Please visit the above link to read the rest of the article.    

Another atheist writer, Bill Muehlenberg, confessed the following contributions made by Christian missions.

Christianity’s Positive Contributions: An Atheist Confession - Bill Muehlenberg.

Christianity is far more than just pie in the sky in the sweet bye and bye. Wherever Christian missionaries and workers have gone, there has been tremendous work in social reform. The Christian Gospel is not just about getting souls into heaven, but bettering conditions on planet earth as well.
Two thousand years of Christianity have involved both: rescuing souls and improving living conditions. This has been amply documented. Back in 1899 James Dennis wrote a three volume study entitled Christian Missions and Social Progress which ran well over 1200 pages.
In it he said this: “Missionary effort has a sociological sphere to fill as well as an evangelistic. It has necessarily to come into contact with corrupt social customs, non-Christian practices, barbaric ideals, and a complex heathen environment. . . . It therefore becomes clear that the mission of Christianity is to transform and elevate man, as well in his associate relationships as in his individual life, and to build up throughout the heathen world a civilisation whose centre is a church of redeemed souls, and whose circumference is only measured by the radiating influences of Christian teaching and practice.”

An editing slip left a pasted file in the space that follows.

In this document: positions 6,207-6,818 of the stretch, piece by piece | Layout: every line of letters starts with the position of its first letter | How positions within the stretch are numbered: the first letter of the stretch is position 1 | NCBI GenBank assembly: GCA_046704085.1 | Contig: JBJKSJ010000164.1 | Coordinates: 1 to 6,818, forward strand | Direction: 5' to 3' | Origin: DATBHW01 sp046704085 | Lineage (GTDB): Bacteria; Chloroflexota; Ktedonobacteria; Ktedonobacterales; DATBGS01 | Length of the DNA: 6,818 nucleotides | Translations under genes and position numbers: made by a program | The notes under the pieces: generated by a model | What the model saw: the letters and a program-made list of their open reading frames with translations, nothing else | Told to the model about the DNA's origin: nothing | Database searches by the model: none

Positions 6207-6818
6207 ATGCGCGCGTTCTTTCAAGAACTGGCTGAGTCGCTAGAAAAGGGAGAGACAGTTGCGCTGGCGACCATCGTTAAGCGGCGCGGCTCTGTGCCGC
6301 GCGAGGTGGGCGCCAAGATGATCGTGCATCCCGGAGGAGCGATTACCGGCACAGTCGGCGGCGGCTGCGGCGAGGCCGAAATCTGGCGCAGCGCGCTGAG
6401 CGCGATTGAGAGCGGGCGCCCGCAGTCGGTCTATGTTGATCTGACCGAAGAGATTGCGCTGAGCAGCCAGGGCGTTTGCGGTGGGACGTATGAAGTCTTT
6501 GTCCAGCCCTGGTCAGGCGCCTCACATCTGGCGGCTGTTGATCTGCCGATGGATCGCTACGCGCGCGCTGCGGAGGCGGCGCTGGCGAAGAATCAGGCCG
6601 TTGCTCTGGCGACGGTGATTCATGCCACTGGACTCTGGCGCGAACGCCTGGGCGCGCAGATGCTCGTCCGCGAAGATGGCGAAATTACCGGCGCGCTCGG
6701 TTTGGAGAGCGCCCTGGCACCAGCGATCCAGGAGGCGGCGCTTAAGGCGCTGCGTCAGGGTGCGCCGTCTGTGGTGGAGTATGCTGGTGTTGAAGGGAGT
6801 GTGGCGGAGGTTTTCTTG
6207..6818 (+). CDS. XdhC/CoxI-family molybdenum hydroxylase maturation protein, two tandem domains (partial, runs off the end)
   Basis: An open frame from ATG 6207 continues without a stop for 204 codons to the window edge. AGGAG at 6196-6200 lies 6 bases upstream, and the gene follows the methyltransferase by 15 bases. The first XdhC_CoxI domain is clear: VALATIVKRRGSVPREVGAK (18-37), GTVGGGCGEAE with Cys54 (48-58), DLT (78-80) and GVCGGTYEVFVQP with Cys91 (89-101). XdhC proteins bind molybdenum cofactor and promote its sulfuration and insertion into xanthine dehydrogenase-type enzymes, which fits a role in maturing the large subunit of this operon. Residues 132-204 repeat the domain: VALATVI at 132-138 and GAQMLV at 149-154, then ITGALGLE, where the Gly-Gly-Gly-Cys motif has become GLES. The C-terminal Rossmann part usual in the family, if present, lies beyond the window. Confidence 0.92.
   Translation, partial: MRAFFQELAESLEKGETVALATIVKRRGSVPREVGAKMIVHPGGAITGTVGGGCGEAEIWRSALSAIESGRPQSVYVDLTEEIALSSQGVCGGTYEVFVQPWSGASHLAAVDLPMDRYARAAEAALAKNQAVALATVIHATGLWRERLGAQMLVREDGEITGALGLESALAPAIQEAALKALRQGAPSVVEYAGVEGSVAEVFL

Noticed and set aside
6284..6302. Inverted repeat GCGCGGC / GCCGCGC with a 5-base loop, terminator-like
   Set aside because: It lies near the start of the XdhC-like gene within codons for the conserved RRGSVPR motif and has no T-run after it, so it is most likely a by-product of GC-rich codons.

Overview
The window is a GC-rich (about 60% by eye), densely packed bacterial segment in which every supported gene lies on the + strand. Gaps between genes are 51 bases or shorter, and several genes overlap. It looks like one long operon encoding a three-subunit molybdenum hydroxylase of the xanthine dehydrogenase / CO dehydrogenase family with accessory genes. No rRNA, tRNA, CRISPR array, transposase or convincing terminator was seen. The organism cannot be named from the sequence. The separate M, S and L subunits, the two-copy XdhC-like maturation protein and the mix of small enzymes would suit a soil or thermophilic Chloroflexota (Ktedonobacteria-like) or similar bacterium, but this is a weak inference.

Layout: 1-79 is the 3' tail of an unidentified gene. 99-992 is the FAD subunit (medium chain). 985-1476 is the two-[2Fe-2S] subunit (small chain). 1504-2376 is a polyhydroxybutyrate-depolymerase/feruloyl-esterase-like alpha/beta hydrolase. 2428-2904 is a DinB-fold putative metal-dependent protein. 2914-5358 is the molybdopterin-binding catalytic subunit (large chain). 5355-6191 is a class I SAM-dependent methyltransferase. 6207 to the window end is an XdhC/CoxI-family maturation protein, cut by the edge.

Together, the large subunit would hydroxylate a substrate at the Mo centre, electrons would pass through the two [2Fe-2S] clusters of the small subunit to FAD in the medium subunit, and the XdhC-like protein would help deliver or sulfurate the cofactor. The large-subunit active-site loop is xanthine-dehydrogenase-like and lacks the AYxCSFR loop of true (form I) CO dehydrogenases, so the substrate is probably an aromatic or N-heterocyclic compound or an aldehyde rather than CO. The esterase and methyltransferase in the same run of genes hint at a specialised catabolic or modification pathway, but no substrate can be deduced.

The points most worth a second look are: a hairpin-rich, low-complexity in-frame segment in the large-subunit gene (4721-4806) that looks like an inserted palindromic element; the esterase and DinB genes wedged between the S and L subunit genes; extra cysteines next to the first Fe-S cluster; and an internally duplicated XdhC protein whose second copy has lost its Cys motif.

Somewhat more recently has been the monumental work of Yale historian Kenneth Scott Latourette (1884-1968). He wrote extensively on the history and spread of Christianity around the world, and on its social impact. Perhaps the most important part of his work is his 12-volume history. The first seven volumes, A History of the Expansion of Christianity (1937-45) was a meticulous look at how the Christian faith spread. The set was followed up by a five-volume work, looking at recent Christian missions: Christianity In a Revolutionary Age; A History of Christianity in the Nineteenth and Twentieth Centuries (1958-1969).
For those without the stomach – or time – to digest the 12 volumes, he also penned a two-volume history (A History of Christianity, 1953), and he also wrote a one-volume work,Christianity though the Ages (1965). Other specific studies were written as well. Latourette was arguably our most prolific and exhaustive historian of Christianity. He makes it perfectly clear that Christianity has had a tremendous social, intellectual, political, cultural, educational and artistic impact wherever it was spread.
All this is simply the matter of historical record. Yet when one encounters the works of the new atheists, a completely different picture is presented. Dawkins, Harris, Hitchens et. al., want to convince us that religion in general and Christianity in particular are utterly harmful and disadvantageous. Hitchens can entitle his 2007 book: god is Not Great: How Religion Poisons Everything. Their diatribes against religion are as vicious as they are inaccurate.

Simple bulleted list summary you can copy and paste: